There have been a lot of innovations in marketing, including the recent fascination with chatbots and other AI-driven methods. One method hasn’t changed much though, and it still ranks very high as one of the most effective ways of interacting with your customers, whether they are T-shirt buyers from your small e-commerce website or multinationals to whom you’re trying to sell expensive services.
In some studies, email marketing has delivered up to 4000% ROI, which is not surprising because about 90% of consumers use email actively and check for new ones tens of times per day.
As with any other method though, just how much ROI you’ll get from your email marketing efforts will depend largely on how well you plan and execute your strategies. Here are three ways to optimize your email marketing and maximize your results.
1.Get the Timing Right
Many studies have been conducted to determine what the best time of the day and week is to send an email to get the highest chance of it being opened or responded to. You can go through a breakdown of the studies here.
The key principle is to send your email at a time when the recipient can act on it immediately. “Just because it’s a good time to write an email does not mean it’s a good time for your prospect or customer to read it and the longer your email sits unanswered, the lower the chances that you’ll ever get one. If you send a B2B email at 10 on a Monday morning with a business proposal, it would be more likely to be attended to immediately than an email with adverts for beachwear, for instance.
It’s easy to send an email to one person at the right time, but what about when it’s to a long list of people across different time zones? It’s still easy if you use a mail service that allows you to schedule the emails for a specific time across all time zones The information can be drawn from the IPs they signed up with or previous emails they’ve opened, but even if you have to fill it in manually, it’ll likely be worth it in terms of improving your open and response rates.
2.Follow Up Effectively
You probably already know that if you haven’t gotten a reply to your email after a while, you need to follow up with another one. But what about after a transaction has been completed successfully? In the first case, studies have shown that following up multiple times can elicit a response from even a reluctant prospect, and in the second case, sending a follow up can boost customer satisfaction significantly and boost retention + repeat business, according to this publication in the Harvard Business Review.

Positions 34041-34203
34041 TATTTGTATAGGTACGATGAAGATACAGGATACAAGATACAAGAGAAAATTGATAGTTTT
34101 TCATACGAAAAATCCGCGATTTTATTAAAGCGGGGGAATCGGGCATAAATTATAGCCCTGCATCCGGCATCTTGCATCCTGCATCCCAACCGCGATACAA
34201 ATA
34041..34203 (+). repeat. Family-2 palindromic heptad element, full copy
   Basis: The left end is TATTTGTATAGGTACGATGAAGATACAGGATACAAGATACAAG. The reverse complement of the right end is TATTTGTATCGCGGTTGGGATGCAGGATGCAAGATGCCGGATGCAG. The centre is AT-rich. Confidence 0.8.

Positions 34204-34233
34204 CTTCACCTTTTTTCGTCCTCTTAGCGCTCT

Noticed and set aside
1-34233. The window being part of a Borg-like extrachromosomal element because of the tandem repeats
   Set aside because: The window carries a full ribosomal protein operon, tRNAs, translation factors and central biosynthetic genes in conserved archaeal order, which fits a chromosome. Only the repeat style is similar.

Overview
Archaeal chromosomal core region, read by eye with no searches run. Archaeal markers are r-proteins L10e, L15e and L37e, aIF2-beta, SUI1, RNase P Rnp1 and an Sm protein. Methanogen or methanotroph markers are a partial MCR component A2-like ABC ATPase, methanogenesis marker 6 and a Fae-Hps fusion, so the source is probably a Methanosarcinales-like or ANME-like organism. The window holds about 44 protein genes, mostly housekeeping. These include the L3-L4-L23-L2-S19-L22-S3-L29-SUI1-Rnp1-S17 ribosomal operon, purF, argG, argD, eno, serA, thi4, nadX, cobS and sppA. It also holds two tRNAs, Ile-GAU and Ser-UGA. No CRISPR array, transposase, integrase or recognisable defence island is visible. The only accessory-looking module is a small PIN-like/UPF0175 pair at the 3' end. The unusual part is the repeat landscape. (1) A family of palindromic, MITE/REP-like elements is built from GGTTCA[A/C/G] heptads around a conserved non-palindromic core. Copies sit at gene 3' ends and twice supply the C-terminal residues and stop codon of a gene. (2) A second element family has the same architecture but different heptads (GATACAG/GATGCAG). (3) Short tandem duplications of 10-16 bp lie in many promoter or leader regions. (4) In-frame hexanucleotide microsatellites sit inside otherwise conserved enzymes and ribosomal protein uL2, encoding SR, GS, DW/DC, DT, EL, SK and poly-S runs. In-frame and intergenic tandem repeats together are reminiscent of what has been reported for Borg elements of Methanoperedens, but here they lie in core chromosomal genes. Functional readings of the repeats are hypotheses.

You can automate your follow ups to go out at specific intervals but ensure that you get the settings right so you don’t keep sending emails to people who have already responded. It’ll be irritating at least and might even lead a prospect to conclude that you aren’t very competent, at worst.
You can send the new emails in the same thread as the old ones so the recipient can easily scroll up to see the contents of the previous emails. If you don’t want to do that (or cannot, because of the email service you’re using), it’s a good idea to write subject lines that help the recipient see immediately that it’s a follow-up email.
3.Segment and Your Lists
“No one likes to read cookie-cutter emails that could have been addressed to thousands of other people”, says Landon Dash, CEO of Vapocorner “unless it’s a newsletter or some other message that’s explicitly general. If you want to make a real connection with your email recipients, you’ll need to segment your lists sufficiently to ensure that your emails are as specific as possible.”
There are many parameters you can use to segment your list, starting with demographics such as age, gender and geographical location. You can also factor in engagement on your website to ensure that you’re reaching out to people with the right message for their position in your sales pipeline. For instance, sending custom emails to people who have looked at items in a particular category or ones who have put items in their carts but not checked out.
Segmenting your list and writing custom messages for each segment takes time and effort, but the pros far outweigh the cons. According to this study by Mailchimp of over 9 million emails sent on their platform, segmented emails performed between 9% and 100% better across various metrics.
Ultimately, email marketing is still a crucial part of any marketing strategy, regardless of industry or business size. The key to getting the most out of it is in making your emails as tailored to each individual recipient as possible. It might take some time, effort, and monetary investment, but the rewards will definitely be worth it.